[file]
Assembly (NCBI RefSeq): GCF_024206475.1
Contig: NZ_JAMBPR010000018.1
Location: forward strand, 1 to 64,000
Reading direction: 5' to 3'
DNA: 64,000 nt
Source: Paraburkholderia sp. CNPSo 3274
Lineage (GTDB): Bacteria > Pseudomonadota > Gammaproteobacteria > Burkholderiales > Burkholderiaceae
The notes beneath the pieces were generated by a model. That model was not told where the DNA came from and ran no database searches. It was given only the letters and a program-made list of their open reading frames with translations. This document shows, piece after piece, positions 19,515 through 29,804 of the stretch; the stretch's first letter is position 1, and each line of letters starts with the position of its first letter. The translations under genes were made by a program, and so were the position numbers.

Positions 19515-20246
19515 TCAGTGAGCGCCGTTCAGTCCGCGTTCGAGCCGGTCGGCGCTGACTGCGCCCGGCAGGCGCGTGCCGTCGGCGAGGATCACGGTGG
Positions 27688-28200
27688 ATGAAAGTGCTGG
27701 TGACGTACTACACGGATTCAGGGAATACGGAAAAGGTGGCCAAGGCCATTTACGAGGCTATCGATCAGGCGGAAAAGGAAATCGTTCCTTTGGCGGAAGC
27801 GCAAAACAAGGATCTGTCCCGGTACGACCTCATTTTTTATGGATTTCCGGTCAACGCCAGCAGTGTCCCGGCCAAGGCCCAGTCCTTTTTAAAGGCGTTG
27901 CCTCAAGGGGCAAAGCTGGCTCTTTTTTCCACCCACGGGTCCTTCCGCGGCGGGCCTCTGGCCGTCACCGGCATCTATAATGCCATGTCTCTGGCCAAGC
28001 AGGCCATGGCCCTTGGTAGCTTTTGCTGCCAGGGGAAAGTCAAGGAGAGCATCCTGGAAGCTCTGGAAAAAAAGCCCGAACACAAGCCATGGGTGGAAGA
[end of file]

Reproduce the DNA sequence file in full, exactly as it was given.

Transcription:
Assembly (NCBI RefSeq): GCF_024206475.1
Contig: NZ_JAMBPR010000018.1
Location: forward strand, 1 to 64,000
Reading direction: 5' to 3'
DNA: 64,000 nt
Source: Paraburkholderia sp. CNPSo 3274
Lineage (GTDB): Bacteria > Pseudomonadota > Gammaproteobacteria > Burkholderiales > Burkholderiaceae
The notes beneath the pieces were generated by a model. That model was not told where the DNA came from and ran no database searches. It was given only the letters and a program-made list of their open reading frames with translations. This document shows, piece after piece, positions 19,515 through 29,804 of the stretch; the stretch's first letter is position 1, and each line of letters starts with the position of its first letter. The translations under genes were made by a program, and so were the position numbers.

Positions 19515-20246
19515 TCAGTGAGCGCCGTTCAGTCCGCGTTCGAGCCGGTCGGCGCTGACTGCGCCCGGCAGGCGCGTGCCGTCGGCGAGGATCACGGTGG
Positions 27688-28200
27688 ATGAAAGTGCTGG
27701 TGACGTACTACACGGATTCAGGGAATACGGAAAAGGTGGCCAAGGCCATTTACGAGGCTATCGATCAGGCGGAAAAGGAAATCGTTCCTTTGGCGGAAGC
27801 GCAAAACAAGGATCTGTCCCGGTACGACCTCATTTTTTATGGATTTCCGGTCAACGCCAGCAGTGTCCCGGCCAAGGCCCAGTCCTTTTTAAAGGCGTTG
27901 CCTCAAGGGGCAAAGCTGGCTCTTTTTTCCACCCACGGGTCCTTCCGCGGCGGGCCTCTGGCCGTCACCGGCATCTATAATGCCATGTCTCTGGCCAAGC
28001 AGGCCATGGCCCTTGGTAGCTTTTGCTGCCAGGGGAAAGTCAAGGAGAGCATCCTGGAAGCTCTGGAAAAAAAGCCCGAACACAAGCCATGGGTGGAAGA